As we watch with heavy hearts as the Taliban takes over in Afghanistan, we are making a selection of films available for free that shed light on the history of
As we watch with heavy hearts as the Taliban takes over in Afghanistan, we are making a selection of films available for free that shed light on the history of this region and, most importantly, that highlight the voices and lived experiences of Afghan women. In the midst of the political tumult and our fear for women’s lives and rights, it’s important for all of us to know more about the country and the lives of Afghan women — to see their struggles as well as their incredible triumphs over the last 20 years. From the story of the first woman member of parliament to the first women video journalists in the country, from the story of a woman fighting against sexual abuse and winning in the courts to the triumph of Sonita over child marriage, the films in this collection demonstrate what Afghan woman have accomplished in a generation. This context is important as we contemplate how to support women in Afghanistan moving forward.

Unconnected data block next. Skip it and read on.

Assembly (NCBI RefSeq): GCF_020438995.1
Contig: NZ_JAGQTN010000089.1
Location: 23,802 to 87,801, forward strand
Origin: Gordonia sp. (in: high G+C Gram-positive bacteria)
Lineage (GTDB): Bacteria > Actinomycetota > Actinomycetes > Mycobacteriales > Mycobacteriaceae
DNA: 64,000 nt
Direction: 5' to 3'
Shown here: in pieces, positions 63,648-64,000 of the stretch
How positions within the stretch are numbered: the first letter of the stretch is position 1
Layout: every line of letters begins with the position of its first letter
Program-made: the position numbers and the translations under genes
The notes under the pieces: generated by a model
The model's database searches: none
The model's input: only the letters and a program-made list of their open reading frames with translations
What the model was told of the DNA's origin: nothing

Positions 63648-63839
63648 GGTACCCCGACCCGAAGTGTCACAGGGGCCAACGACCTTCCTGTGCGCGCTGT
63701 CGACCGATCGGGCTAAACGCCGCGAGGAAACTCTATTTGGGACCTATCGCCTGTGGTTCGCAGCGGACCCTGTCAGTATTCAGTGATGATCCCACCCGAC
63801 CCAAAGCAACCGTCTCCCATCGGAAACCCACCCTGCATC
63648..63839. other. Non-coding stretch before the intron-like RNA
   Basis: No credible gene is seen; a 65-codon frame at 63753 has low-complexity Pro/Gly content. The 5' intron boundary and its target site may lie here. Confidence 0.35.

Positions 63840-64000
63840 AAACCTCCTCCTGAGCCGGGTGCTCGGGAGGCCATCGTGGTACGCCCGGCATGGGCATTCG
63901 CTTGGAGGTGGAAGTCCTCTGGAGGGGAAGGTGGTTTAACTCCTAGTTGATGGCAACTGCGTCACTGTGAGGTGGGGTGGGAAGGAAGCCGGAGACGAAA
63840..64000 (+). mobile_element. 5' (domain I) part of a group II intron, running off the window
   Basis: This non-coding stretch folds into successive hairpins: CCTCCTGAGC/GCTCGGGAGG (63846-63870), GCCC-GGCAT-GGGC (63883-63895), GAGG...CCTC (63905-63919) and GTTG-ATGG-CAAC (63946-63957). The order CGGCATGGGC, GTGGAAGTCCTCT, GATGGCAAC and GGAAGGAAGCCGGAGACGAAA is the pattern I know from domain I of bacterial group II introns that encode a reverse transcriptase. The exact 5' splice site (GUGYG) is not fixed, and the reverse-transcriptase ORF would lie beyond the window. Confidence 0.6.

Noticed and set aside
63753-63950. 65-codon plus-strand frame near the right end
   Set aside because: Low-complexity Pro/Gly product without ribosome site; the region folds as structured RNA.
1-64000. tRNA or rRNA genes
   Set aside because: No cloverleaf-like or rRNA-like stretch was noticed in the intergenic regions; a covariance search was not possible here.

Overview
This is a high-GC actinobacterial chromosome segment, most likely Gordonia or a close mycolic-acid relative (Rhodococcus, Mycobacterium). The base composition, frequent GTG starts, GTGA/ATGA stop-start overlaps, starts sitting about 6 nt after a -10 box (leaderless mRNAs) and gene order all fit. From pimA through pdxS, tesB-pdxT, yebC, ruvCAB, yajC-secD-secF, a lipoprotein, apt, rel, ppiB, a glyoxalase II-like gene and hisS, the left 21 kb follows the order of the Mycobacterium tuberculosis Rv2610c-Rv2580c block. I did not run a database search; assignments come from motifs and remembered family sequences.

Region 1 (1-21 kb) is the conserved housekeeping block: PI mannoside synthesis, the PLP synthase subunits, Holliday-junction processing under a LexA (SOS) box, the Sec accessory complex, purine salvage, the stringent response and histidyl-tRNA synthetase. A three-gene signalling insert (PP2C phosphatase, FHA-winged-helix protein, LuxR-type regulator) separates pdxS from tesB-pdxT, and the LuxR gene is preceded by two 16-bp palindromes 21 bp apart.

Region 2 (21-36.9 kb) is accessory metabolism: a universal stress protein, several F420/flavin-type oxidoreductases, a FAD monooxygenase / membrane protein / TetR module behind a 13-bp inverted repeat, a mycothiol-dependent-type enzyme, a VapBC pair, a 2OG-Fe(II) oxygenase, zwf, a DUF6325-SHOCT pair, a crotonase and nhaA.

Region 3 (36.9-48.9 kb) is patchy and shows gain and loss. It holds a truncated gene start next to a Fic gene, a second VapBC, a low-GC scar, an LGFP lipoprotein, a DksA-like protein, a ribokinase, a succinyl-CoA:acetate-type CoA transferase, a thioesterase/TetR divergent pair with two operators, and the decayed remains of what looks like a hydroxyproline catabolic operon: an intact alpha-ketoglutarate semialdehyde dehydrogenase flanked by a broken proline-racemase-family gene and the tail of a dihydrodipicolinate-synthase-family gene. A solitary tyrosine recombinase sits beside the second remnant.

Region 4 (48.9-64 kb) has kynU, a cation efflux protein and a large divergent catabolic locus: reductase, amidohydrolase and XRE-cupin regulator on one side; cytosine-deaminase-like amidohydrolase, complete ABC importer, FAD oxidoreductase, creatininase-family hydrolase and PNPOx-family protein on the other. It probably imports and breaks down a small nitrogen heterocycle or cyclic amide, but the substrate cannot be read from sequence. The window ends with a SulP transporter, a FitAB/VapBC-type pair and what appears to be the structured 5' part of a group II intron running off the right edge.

In response to this important moment, we are making the films in our Voices of Afghan Women collection available to watch for free August 19, 2021 through September 12, 2021.
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The nine films are:
I am the Revolution, a film by Benedetta Argentieri, 2019.
I am a Girl, a film by Rebecca Barry, 2013.
A Thousand Girls Like Me, a film by Sahra Mani, 2018.
Sonita, a film by Rokhsareh Ghaem Maghami, 2015.
Playing with Fire: Women Actors in Afghanistan, a film by Anneta Papathanassiou, 2014.
Unveiled Views: Muslim Women Artists Speak Out, a film by Alba Sotorra, 2009.
Enemies of Happiness, a film by Eva Mulvad and Anja Al-Erhayem, 2006.
Search for Freedom, a film by Munizae Jahangir, 2003.
Afghanistan Unveiled, a film by Brigitte Brault & Aina Women Filming Group, 2003.
Read more in TRT World: Providing context to women’s struggles in Afghanistan via filmmaking
‘Women Make Movies (WMM for short) is a film collective established in 1972 by Ariel Dougherty and Sheila Paige with Dolores Bargowski in New York City. The collective “spent its first decade fulfilling a mission to teach women to become filmmakers, successfully training hundreds of program alumna.”’
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